Pope Francis greets people during his general audience June 9 in the San Damaso Courtyard of the Apostolic Palace at the Vatican. (CNS/Paul Haring)
Pope Francis on June 10 declined to accept the shocking resignation offered by German Cardinal Reinhard Marx over the failures of the Catholic Church's response to clergy sexual abuse but admitted the global institution's handling of abuse over decades had been a "catastrophe."
In a poignant letter to Marx, released by the Vatican, the pope said the whole of the Catholic Church is "in crisis" because of clergy abuse and said all its members "have to take ownership of history, both personally and communally."
"The power of institutions will not save us," Francis said. "The prestige of our Church, which tends to hide her sins, will not save us. Neither the power of money nor the opinion of the media will save us."
Marx, one of the pope's closest advisers, had asked last month to be allowed to resign as the archbishop of Munch and Freising as a symbol of responsibility for what he termed the "systemic failure" of church leaders on abuse.
In a letter to Francis, which the cardinal released to journalists June 4, Marx said he wanted to "share the responsibility" for the way priests and bishops mishandled abuse cases. He also said he felt "personally guilty" for trying to protect the reputation of the church when dealing with victims.
In response, Francis told Marx on June 10 to instead continue on as archbishop. The pope referenced a story in Luke's Gospel in which Peter mistrusts Jesus' power and tells Jesus to depart from him.
"If you are tempted to think that, by confirming your mission and not accepting your resignation, this Bishop of Rome (your brother who loves you) does not understand you, think about what Peter felt before the Lord when, in his own way, he presented the resignation: 'Get away from me, I am a sinner,' " Francis told Marx. "Listen to the answer: 'shepherd my sheep.' "
Francis' letter to Marx, written over three pages in a brotherly tone in Spanish, appeared notable for the way it bluntly acknowledged the seriousness of the abuse crisis and the need for wide and substantial reforms.
"Burying the past does not lead us to anything," Francis said. "Silences, omissions, and giving too much weight to the prestige of the institution only leads to personal and historical failure, and makes us live with the weight of 'having skeletons in the closet.' "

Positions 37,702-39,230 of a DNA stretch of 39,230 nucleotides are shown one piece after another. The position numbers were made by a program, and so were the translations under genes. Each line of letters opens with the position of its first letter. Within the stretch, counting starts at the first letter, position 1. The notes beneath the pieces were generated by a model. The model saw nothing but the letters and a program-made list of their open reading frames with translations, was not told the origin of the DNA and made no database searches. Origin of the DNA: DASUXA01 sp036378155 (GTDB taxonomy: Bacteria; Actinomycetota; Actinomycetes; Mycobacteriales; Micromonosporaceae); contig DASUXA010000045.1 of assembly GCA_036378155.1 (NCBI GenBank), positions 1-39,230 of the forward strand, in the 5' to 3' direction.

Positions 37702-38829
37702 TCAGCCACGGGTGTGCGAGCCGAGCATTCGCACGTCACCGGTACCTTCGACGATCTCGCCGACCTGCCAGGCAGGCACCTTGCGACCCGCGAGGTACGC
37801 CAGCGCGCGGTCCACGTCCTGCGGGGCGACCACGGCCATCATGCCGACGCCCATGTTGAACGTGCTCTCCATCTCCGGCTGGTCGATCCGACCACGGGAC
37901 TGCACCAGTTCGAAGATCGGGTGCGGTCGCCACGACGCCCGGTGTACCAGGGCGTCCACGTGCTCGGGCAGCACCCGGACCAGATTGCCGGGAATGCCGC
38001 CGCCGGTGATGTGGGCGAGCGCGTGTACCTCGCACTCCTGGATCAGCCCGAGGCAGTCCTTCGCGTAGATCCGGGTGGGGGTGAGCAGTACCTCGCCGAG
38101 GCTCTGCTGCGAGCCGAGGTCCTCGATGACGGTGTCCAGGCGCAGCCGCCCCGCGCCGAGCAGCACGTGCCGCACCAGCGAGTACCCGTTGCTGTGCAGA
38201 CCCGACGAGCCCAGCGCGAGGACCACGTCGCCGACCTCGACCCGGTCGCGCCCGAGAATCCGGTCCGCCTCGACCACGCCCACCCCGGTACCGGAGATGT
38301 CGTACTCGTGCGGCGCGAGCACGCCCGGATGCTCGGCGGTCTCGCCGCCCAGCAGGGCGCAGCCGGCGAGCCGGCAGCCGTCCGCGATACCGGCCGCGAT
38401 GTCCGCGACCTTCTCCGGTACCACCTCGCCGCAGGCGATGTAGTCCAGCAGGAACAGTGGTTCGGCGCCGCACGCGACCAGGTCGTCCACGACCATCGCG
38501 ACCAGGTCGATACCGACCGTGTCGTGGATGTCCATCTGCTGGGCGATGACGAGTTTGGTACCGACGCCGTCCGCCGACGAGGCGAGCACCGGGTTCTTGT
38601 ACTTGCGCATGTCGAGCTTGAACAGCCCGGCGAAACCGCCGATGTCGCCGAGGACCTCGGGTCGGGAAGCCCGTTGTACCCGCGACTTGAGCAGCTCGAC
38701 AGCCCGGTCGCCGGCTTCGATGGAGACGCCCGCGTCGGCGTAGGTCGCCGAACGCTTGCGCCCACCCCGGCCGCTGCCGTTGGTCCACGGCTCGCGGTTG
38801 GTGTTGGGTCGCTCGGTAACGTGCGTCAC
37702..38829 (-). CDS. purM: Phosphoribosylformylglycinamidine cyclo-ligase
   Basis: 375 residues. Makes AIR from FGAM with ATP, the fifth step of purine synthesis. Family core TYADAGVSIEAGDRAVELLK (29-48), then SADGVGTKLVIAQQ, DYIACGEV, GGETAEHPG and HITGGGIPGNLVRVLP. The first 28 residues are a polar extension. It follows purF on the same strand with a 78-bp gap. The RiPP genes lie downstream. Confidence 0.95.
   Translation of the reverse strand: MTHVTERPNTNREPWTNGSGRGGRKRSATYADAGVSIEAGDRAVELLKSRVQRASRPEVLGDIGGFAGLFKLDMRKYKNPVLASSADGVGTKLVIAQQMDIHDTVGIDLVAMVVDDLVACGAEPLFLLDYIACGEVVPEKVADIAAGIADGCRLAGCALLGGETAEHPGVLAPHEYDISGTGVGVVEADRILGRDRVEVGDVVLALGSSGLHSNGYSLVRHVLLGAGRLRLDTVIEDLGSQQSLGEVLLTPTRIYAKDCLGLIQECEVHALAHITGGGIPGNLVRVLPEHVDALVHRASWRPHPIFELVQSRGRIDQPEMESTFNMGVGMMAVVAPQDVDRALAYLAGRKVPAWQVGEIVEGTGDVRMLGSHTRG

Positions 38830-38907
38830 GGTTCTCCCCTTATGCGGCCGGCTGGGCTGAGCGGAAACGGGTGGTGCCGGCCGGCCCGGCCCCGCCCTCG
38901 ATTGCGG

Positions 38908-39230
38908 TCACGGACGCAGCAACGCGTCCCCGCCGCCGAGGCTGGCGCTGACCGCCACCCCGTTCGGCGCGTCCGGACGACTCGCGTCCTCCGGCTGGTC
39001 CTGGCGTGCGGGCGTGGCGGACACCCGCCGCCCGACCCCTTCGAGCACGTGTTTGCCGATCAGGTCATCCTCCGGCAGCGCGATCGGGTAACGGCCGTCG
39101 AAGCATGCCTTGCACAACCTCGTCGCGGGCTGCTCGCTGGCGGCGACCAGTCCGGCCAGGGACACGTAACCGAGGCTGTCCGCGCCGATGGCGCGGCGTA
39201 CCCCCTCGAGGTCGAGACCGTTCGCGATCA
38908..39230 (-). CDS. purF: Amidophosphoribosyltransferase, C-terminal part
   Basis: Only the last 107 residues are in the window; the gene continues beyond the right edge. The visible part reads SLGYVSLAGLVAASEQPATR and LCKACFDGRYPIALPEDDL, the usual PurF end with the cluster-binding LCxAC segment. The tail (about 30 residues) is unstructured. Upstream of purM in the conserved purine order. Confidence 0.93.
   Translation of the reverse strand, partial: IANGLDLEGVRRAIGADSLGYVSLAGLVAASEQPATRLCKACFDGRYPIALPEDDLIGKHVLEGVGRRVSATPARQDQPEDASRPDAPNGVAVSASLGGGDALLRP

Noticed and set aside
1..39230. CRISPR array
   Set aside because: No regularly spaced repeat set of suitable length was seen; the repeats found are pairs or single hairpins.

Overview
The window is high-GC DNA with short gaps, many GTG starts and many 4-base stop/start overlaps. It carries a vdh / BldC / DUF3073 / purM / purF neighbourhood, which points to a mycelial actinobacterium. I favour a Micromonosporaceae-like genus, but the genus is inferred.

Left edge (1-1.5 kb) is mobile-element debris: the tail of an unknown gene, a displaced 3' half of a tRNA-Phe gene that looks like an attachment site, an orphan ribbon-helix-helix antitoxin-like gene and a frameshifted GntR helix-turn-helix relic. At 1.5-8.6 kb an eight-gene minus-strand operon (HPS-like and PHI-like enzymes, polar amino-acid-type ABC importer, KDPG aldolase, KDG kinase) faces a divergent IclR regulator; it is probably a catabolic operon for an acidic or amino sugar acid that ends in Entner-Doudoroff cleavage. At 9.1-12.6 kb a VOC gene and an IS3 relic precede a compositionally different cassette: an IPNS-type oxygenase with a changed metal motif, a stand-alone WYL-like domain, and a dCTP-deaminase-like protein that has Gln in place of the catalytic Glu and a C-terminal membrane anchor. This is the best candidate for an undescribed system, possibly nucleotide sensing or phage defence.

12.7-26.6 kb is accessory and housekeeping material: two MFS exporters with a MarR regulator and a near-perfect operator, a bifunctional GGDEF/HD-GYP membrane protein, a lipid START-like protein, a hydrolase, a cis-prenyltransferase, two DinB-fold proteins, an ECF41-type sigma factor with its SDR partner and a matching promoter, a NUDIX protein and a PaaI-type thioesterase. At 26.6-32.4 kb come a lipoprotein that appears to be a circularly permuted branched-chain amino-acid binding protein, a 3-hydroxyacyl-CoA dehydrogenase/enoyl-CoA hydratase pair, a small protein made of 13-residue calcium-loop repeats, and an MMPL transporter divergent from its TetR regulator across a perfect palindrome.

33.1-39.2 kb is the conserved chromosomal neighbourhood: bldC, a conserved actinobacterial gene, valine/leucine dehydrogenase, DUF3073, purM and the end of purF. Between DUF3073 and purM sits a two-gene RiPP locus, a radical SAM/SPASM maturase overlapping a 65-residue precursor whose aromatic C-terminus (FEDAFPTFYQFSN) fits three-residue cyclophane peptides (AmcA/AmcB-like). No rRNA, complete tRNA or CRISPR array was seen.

"It is urgent to 'air' out this reality of the abuses and how the Church acted, and let the Spirit lead us to the desert of desolation, to the cross and to the resurrection," the pope said.
Francis told Marx that the only thing church leaders can do is tell God: "I have sinned" and "we have sinned."
The pope called Peter's phrase, "Get away from me, I am a sinner," "an inheritance that the first pope left the popes and the bishops of the Church."
Marx has led his archdiocese since 2007. He also serves as one of only seven members of Francis' advisory Council of Cardinals and as the coordinator of the Vatican's Council for the Economy, which supervises the financial activities of both the Vatican city-state and the offices of the Holy See.
The cardinal is 67 years old, eight years shy of the traditional retirement age of 75 for bishops.
As in many countries across the world, Germany's Catholic Church has been rocked by reports of clergy sexual abuse and cover-up by bishops. A 2018 report documented nearly 3,700 cases of alleged abuse over a 68-year period in Germany.
The public outcry from the report partially inspired the launch of the German church's "Synodal Path" initiative, a series of gatherings discussing contemporary issues and the future of Catholicism in the country.
The path has met with criticism from some more conservative church voices, who say it is too progressive on issues such as sexuality and women's leadership.
Marx, who led the German bishops' conference from 2012 to 2020, has been one of the key organizers of the synodal program. In 2019, he strongly defended the program from criticism by Cardinal Marc Ouellet, the head of the Vatican's Congregation for Bishops. Ouellet had said some of the topics up for discussion in Germany would impact the entire global church.